Central Australian tourism businesses have taken out several category wins in the 25th annual Brolga Tourism Awards, announced in Alice Springs last night.
First time entrant Alice Springs Airport won the Qantas Award for Excellence in Sustainable Tourism. Two other first timers won in their category: Alice Springs YHA for Backpacker Accommodation; and Rapid Ascent, organisers of the Ingkerreke Commercial Mountain Bike Enduro for Festival and Events.
In contrast to these newcomers, MacDonnell Range Holiday Park took out the Tourist and Caravan Parks category for the 20th time in 25 years, while Ian and Lyn Conway, owners of King’s Creek Station, received the Tourism Minister’s Perpetual Trophy, which recognises long term personal and professional commitment and dedication.
But Shadow Minister for Central Australia, Matt Conlan, says the Brolgas "failed to mask the cracks that have developed in the Centre’s tourism industry over the past decade.
“The industry in Central Australia has been in decline for years and now some tourism operators say they could hit the wall if there isn’t a significant short term improvement."
Pictured: Entrance to the Alice Springs Airport, showing recently installed public art work.
Using the $100m Julia Gillard earmarked for the "Malaysian solution" to build a center for asylum seekers in Alice Springs, which could become the source of sorely needed labour, and moving closely together the dates of the town's iconic events such as Henley on Todd and Camel Cup, giving tourists a reason for staying longer.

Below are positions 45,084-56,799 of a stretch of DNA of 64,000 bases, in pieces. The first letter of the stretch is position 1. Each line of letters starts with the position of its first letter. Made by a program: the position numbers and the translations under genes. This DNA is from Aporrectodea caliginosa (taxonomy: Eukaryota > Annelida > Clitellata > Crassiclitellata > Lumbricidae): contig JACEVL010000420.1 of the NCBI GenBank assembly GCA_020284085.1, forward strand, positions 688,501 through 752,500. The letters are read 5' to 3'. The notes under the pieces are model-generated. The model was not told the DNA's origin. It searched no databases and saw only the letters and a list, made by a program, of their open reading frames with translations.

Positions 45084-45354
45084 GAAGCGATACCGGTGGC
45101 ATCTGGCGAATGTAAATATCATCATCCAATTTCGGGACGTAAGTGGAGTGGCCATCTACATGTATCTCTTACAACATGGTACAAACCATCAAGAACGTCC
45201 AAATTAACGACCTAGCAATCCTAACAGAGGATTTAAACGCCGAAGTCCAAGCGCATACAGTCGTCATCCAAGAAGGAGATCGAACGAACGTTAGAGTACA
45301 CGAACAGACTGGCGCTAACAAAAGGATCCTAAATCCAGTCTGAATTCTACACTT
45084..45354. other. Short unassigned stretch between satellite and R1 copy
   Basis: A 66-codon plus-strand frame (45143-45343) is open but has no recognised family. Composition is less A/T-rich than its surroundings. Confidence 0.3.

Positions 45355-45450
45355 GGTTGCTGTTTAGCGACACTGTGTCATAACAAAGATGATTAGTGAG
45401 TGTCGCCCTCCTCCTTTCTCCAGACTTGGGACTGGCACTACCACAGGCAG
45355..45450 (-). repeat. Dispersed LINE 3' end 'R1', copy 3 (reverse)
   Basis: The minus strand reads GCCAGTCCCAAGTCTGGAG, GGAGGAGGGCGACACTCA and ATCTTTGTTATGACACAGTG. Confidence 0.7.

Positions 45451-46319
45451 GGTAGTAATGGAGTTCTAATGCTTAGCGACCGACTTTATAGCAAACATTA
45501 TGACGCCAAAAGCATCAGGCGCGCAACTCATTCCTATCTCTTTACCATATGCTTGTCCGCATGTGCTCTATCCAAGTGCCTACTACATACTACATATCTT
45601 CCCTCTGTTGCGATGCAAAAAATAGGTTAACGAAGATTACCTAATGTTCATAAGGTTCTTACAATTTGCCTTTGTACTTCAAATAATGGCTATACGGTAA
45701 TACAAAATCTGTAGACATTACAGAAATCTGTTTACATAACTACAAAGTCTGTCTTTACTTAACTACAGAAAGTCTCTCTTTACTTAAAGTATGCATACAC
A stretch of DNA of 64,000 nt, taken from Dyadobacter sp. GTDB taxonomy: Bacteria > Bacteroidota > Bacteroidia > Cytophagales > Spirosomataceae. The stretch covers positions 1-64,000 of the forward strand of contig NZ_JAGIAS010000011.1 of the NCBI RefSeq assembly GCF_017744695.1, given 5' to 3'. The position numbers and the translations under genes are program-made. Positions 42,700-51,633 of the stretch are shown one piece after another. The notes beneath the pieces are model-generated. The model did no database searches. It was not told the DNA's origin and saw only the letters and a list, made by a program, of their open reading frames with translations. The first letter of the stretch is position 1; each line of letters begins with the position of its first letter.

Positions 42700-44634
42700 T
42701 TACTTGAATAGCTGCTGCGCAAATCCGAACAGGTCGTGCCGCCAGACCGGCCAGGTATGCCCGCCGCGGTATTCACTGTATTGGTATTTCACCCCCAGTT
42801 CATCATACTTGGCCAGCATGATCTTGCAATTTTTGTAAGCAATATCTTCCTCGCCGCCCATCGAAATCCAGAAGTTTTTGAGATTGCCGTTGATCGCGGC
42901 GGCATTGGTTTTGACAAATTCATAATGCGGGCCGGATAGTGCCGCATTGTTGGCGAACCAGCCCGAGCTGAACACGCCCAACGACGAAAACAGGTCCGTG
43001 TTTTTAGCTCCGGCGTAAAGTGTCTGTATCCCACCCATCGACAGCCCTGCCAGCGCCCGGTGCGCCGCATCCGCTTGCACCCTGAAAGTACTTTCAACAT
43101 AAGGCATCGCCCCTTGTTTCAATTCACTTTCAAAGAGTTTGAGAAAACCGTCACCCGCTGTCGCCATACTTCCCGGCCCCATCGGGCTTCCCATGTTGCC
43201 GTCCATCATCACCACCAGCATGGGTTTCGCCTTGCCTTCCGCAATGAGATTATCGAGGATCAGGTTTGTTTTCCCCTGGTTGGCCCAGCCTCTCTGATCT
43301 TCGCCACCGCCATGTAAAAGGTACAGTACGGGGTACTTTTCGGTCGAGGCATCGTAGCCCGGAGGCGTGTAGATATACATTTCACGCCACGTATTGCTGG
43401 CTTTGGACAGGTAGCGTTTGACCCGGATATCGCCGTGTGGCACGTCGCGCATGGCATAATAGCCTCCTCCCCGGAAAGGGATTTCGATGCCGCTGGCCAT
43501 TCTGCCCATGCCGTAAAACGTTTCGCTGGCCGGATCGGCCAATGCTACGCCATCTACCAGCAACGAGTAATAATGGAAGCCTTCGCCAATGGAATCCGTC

These were two ideas floated, by Robert Gates and Peter Grigg, respectively, at yesterday's public meeting called to seek ways of getting Alice Springs out of its doldrums.
About 70 people turned up for the brainstorming, briskly moderated by Chamber of Commerce CEO Kay Eade and hosted by the Town Council. When she asked how many business owners were present only eight hands went up.
"Where are the rest?" asked Ms Eade. "They are letting the town down." Nevertheless, there was much food for thought. Of course, the value of the initiative will be gauged by what becomes reality. ERWIN CHLANDA reports. Photo: Monte's is proof that in business, if you have the formula right, success is assured. The dozens of pushbikes tied to the fence most days are pedal powered proof of this.
Perhaps because this can be a hot place anyway, there was little heat in the Alice Springs conversation with the Climate Commission; and perhaps because it's an expensive place to live anyway, there was no whinging about the "great big tax". The science was clearly accepted; people's interest was in 'where to from here'. People wanted to know about the impact of the Clean Energy Act on the poorest people in our region; about the advantages for sustainability of high density living; about population control; about carbon farming, carbon storage, and large-scale solar power stations. They had some of the nation's best climate change brains answering, although when it got down to local specifics, such as the development of the Kilgariff subdivision and fire regimes in the desert, the information got a little thin. Pictured: Professors Tim Flannery and Lesley Hughes at the 'Climate Conversation' in Alice Springs on Wednesday. KIERAN FINNANE reports.